Simple moves you should make

When this blanket of snow at the end of February melts gently into the landscape the steady crescendo into the symphony of spring will paint an idyllic image of green abundance.  If only the real world were that simple.  Simple may be adequate and elegant but it misses the opportunities found in nuance, diversity and productivity. What I’m hinting at is that since we live in a place where drastic change in weather is the norm, maximize the potential for positive productivity while improving the ecosystem and landscape with proper processes.  A healthy and resilient grazing landscape has a diversity … Read more

Grow Where You’re Planted

As a certified plant geek, all I can say is ‘wow!’ every time I see one (seriously). The marvels of regenerative solar collectors providing food, fiber, medicine, inspiration, clean air and water, habitat, recreation and so much more can be an endless preoccupation. There is an active conversation around ‘invasion biology’ these days, that is, what does ‘native’ or ‘restoration’ truly mean and are introduced species ‘invasive’. Bloodletting aside, common sense should be our guide. The conservation minded will argue that pre-Columbian flora/fauna is pristine and spend untold funds to herbicide the exotics. An opposite extreme is to say there … Read more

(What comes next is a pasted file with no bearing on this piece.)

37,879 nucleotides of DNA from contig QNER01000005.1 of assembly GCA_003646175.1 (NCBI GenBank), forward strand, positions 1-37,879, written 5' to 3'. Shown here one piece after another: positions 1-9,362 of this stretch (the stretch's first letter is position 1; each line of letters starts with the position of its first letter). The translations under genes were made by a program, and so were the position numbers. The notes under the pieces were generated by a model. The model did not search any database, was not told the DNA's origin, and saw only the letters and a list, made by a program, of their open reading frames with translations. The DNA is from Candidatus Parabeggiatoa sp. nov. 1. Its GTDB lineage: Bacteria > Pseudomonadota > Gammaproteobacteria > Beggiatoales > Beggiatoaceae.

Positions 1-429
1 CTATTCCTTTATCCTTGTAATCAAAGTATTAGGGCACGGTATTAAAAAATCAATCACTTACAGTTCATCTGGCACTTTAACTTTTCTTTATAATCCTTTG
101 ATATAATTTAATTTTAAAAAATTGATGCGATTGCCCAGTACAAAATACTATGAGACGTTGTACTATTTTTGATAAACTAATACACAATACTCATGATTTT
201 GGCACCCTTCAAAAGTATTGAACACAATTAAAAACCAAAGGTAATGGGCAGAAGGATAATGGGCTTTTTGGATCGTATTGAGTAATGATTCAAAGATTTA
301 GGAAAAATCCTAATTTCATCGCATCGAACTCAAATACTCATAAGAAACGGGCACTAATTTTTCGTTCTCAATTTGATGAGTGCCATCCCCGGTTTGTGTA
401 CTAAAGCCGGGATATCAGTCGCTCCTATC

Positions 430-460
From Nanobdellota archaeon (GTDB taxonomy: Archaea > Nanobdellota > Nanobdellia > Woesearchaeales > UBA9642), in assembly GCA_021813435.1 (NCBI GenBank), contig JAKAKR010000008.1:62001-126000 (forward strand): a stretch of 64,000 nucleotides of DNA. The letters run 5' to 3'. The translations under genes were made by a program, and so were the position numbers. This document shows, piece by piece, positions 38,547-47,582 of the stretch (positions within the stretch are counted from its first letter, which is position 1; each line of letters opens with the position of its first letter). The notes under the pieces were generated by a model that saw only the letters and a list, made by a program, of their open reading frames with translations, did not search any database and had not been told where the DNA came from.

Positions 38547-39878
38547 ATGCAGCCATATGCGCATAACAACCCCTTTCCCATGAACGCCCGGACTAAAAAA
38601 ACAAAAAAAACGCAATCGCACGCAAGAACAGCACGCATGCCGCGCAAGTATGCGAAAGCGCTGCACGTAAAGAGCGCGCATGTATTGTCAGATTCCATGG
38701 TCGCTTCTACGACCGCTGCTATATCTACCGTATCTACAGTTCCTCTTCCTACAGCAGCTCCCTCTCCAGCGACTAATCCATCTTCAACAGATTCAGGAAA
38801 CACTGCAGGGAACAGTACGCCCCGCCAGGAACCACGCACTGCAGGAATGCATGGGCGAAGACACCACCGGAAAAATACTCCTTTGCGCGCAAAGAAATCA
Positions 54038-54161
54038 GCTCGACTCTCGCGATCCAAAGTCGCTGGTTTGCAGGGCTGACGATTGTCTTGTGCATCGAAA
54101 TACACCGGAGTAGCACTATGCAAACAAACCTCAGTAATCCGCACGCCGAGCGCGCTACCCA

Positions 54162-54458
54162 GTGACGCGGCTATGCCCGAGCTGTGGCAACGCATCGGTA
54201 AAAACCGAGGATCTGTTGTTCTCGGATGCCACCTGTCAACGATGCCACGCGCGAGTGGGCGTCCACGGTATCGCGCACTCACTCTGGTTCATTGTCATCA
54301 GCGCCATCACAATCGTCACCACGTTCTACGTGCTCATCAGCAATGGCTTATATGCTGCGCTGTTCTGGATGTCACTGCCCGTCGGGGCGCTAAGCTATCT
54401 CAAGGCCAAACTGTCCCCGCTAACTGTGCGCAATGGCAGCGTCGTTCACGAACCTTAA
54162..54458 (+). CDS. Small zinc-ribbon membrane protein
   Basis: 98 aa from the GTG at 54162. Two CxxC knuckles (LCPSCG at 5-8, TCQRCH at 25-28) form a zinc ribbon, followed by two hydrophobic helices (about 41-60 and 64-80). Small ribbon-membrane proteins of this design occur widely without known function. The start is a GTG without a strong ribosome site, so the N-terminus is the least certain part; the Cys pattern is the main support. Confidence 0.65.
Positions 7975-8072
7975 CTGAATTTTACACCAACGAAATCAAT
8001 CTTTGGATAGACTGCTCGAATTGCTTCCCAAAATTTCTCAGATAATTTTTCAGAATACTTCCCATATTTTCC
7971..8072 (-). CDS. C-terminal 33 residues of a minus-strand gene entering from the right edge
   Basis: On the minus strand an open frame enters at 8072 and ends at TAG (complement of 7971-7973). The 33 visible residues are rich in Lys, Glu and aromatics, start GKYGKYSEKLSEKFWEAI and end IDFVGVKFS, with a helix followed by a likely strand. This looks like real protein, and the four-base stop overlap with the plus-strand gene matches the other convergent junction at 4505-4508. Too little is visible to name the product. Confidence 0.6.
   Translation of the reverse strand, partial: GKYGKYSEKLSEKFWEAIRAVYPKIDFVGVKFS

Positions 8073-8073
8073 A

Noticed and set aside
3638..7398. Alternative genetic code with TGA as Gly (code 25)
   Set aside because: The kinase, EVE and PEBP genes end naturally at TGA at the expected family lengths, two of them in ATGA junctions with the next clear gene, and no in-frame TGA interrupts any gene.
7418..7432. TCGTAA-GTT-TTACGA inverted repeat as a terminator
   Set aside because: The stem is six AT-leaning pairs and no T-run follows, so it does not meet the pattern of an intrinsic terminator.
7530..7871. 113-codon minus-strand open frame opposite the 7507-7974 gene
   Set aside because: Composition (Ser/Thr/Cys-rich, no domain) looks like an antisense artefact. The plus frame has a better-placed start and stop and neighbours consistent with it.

Organic Matters

‘No field was ever plowed by turning it over in your mind’…and yet that is what I would recommend as a land management  goal. You see, tillage is a destructive practice that oxidizes away your organic matter. Why care? Without it you have a lifeless mineral matrix whose sole purpose is to prop up crops with an endless need for capital and labor intensive inputs of water, fertilizer and biocides. For my money, I’m going to do all I can to amplify the positive effects of a living soil food web. That means mimicking a natural ecosystem which includes cycling … Read more

Native Texas Prairie

Native Texas prairie is the gift that keeps on giving. Bison and grassland are like a hand in a glove. Native grass species require little water, less fertilizer and last forever if managed properly. Unfortunately, relatively little prairie remains today after decades of plowing, overgrazing and urban sprawl. The dominant species in tallgrass prairie are Eastern Gamagrass, Big Bluestem, Little Bluestem, Switchgrass, Indiangrass and Muhly grasses. Mid to shortgrass species include Sideoats Grama, Texas Bluegrass, Buffalo Grass and Blue Grama. Efforts to restore native prairie can bring lasting benefits to bison and the bottom line. Ben Tyler,